The lineup will be split into three models, A110, A110 GT and A110 S, with small tweaks to the GT and S, upgraded multimedia, and a range of new equipment packs offering a wider choice of features.
Recap time. Alpine, originally started by Jean Rédélé in 1955, was revived by parent Renault in 2012, originally on the basis that it would co-develop its first sports car with Caterham Cars. That British venture never happened, but when Alpine took on the project itself, the result was 2017’s Alpine A110.
With a mix of modern styling and retro callbacks, the A110 used all-new aluminium architecture, a mid-mounted and turbocharged 1.8-litre Renault four-cylinder, and kept weight down to a few bags of sucre over 1100kg – more than 200kg less than its closest rival, the Porsche Cayman. And with the exception of one or two dissenting voices, no sports car since the Elise has been better received in press coverage.
Hence those comments about Alpine not needing to change much, and wisely it’s left the basics well alone. That includes the price, since the entry-level A110, akin to the outgoing Pure trim line, still comes in at £95 under the £50k mark. That rises to £59,355 for the GT, and £59,955 for the A110 S.
The A110 is least changed of all, with a 249bhp output and the same 1102kg minimum kerb weight quoted of the old model. Brakes are by Brembo (with 296mm discs front and rear), 17-inch alloy wheels wrapped in Michelin Pilot Sport 4 tyres, and sports seats trimmed in microfibre cloth.
There’s also an improved infotainment setup shared with all variants, compatible with Apple CarPlay and Android Auto, while voice control, Google Online Search, and depending on the model, different audio options from Focal. It’s also now possible to update the multimedia system via over-the-air updates.
Stepping up to the A110 GT and A110 S, both models get a recalibrated, 296bhp variant of the Renault 1.8-litre engine. GTs get 18-inch wheels, again wrapped in Pilot Sport 4 tyres, with larger 320mm brakes, leather-trimmed seats, and a sport exhaust system.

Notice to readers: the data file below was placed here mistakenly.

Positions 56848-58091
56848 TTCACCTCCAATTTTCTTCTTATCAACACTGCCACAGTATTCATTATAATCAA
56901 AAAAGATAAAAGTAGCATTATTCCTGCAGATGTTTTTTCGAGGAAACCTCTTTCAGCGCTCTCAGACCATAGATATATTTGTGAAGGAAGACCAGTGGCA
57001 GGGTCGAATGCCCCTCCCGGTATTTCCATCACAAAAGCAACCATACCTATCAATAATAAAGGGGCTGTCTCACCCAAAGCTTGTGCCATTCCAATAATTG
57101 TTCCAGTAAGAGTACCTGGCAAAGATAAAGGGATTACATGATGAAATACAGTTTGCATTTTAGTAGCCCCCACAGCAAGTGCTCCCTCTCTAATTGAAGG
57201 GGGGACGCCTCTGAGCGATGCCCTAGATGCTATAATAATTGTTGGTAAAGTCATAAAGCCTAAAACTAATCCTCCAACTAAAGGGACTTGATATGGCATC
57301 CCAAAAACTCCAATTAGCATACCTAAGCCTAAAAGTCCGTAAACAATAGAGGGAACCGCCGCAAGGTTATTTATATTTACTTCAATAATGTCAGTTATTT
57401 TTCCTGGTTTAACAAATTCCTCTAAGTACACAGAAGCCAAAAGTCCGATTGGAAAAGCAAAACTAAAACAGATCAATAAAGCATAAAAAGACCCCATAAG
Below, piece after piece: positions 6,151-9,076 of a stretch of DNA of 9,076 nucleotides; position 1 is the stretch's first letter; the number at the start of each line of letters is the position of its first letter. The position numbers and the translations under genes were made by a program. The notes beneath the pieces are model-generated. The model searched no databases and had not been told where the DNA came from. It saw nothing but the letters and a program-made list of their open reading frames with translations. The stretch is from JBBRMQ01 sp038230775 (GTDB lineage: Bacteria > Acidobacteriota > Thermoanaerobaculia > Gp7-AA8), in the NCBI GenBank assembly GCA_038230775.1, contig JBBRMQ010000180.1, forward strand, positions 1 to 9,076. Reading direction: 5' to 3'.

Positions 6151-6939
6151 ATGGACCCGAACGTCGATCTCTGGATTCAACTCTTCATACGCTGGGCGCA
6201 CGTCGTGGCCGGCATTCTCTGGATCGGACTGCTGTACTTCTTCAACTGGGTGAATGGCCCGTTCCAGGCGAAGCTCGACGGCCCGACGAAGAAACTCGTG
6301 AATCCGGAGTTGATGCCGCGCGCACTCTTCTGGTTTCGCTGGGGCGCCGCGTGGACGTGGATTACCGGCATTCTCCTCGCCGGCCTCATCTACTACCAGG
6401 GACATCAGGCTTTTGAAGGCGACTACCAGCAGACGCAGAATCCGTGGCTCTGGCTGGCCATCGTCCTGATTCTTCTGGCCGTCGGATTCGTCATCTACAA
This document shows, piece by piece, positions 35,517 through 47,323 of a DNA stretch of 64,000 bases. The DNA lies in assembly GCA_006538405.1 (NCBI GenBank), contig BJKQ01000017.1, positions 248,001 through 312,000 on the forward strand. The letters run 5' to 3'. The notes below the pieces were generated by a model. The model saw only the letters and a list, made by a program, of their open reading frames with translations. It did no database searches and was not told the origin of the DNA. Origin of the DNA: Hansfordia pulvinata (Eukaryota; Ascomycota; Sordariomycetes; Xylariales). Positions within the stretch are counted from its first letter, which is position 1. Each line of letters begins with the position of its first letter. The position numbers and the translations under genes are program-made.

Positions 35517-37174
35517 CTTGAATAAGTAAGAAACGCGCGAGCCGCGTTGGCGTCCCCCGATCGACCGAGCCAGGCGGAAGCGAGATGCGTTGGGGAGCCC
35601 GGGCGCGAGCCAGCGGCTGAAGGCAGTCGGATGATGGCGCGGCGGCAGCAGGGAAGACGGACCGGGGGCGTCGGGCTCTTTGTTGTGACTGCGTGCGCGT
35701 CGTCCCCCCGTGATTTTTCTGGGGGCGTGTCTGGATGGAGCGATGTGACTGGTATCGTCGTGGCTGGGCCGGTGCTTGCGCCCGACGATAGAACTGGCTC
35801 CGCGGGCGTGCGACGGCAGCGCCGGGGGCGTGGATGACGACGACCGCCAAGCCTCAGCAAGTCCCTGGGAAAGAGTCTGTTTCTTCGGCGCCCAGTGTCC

The S remains the range-topper in dynamic terms at least, with a more aggressive chassis setup courtesy of 100 per cent firmer anti-roll bars and 50 per cent stiffer springs, new geometry, uprated dampers, a 4mm ride height drop and hydraulic lock stops for the steering. The sport exhaust system comes as standard but Michelin Cup 2 tyres are an option over the standard-fit Pilot Sport 4s.
Inside the S still gets Sabelt sports seats, but new for the 2022 cars is the option of an aero kit. From the pictures at least we’re not convinced of its virtues, with a carbon rear spoiler, front blade, and more underbody panelling, but Alpine says it works: 60kg of extra aero load at the front and 81kg at the back, at an unspecified speed. Top speed is 170mph on all three, while the standard Alpine A110 is three tenths off the 4.2-second 0-62mph of the others.
All are quoted at around 35mpg combined too – and experience of the outgoing car suggests that’s more than achievable on real roads. With minimal changes elsewhere, the A110’s driving characteristics should hopefully be much the same on real roads too – hopefully retaining its position as one of the most entertaining and engaging new cars you can buy.
Opinion: If the Alpine A110 is the best sports car money can buy, why don’t we buy any?
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